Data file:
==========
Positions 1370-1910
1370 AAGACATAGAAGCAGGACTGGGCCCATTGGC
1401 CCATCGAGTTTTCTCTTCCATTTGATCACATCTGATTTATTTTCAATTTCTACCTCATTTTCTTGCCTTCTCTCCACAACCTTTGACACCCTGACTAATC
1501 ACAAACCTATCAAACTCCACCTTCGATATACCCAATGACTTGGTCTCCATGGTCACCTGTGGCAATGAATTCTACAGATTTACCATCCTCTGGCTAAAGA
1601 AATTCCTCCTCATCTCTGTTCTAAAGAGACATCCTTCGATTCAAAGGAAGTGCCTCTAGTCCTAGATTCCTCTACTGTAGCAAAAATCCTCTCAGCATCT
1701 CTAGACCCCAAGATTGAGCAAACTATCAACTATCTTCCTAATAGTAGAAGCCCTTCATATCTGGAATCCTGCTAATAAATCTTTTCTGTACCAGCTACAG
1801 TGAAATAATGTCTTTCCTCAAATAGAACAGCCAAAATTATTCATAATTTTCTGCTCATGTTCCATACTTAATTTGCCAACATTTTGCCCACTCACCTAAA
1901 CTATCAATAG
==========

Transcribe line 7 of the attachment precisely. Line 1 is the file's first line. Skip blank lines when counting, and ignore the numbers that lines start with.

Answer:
1801 TGAAATAATGTCTTTCCTCAAATAGAACAGCCAAAATTATTCATAATTTTCTGCTCATGTTCCATACTTAATTTGCCAACATTTTGCCCACTCACCTAAA